EXPRESSING A SYSTEM OF PRINCIPLES
ENCOMPASSING NUMEROUS TECHNIQUES
The case taking method taught at The Montreal Institute of Classical Homeopathy (MICH) follows as closely as possible the instructions of Hahnemann, as is shown below. MICH attempts to encompass a therapeutic and diagnostic method, which is unprejudiced, scientific, systematic, reproducible, individualized and faithful to Hahnemann’s instructions.
As we follow Hahnemann’s instructions, we also admit that every case is unique, and requires a unique approach. Fulfilling the requirement of individualized therapeutics brings out the need for more than one system of interpretation, and a broad spectrum of techniques. Individualization requires from us as homeopaths to be inclusive rather than exclusive. As homeopaths, we need to have an open mind and an expansive view of our practices, respecting the clinical findings, clinical results, and techniques of our colleagues. Our understanding of our patients, of ourselves, of disease and of homeopathy should be constantly expanding and evolving. This Method is a work in progress, a starting point for future discussions.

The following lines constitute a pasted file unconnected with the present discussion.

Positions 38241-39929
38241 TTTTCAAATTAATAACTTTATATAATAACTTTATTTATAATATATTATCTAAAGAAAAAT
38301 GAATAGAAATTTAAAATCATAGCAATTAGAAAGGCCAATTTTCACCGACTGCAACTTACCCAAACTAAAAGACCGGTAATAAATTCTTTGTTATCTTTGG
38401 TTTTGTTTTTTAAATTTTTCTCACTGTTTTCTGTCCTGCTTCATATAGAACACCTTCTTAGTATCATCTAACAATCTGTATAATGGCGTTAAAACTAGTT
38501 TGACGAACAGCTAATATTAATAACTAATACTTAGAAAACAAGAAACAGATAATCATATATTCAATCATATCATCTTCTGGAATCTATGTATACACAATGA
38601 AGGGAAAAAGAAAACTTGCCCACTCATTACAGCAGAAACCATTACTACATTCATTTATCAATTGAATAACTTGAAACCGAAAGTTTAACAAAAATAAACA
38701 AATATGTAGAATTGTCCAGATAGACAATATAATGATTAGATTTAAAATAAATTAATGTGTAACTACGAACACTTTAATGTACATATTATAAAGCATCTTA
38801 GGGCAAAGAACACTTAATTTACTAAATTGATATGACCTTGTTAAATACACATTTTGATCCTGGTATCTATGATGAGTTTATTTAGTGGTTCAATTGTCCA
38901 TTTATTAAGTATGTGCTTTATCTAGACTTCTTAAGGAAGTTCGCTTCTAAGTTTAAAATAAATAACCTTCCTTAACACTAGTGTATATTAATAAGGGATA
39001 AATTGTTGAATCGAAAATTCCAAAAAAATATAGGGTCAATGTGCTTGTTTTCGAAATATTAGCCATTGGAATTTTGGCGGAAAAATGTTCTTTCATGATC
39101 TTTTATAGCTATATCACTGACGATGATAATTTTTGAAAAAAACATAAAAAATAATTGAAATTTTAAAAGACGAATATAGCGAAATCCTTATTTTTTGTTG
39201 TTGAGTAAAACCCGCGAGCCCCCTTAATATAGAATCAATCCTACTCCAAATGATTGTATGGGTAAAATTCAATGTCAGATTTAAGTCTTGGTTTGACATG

THE MICH METHOD = THE HOMEOPATHIC METHOD = HAHNEMANNIAN METHOD1
The MICH Method is a procedure of inquiry and exploration between a homeopath and a patient, with clearly defined stages whereby the disease picture/ the image/ the totality of symptoms of what is to be cured in a patient is discovered. The goal of the method is to completely individualize the anamnesis, diagnostic, treatment and prognostic. In all stages of the method, there is a process of the unconscious becoming conscious.
THE MICH SYSTEM2
Encompasses all the principles of homeopathy as described by its founder, Hahnemann in the 6th edition of the Organon.
Include every manner of successful techniques developed over the past centuries in homeopathy, as they are understood, organized, and applied, within the framework of the system, which underlies its method. Numerous techniques can be applied according to the situation: acute, children, animals, using Chinese medicine, rubrics, 50 questions, following the chief complaint, unicist, pluralist, drainage, etc.
CHARACTERISTICS OF THE MICH METHOD
The MICH Method IS:
1 Scientific and Systematic
The Method operates within
- Proven and precise guidelines of procedure and goals.
- Clearly defined stages.
- Clearly identifiable levels.
- A step-by-step process: each step going deeper.
- Clearly defined process. Example: It is clear why a certain question is being asked at a particular time.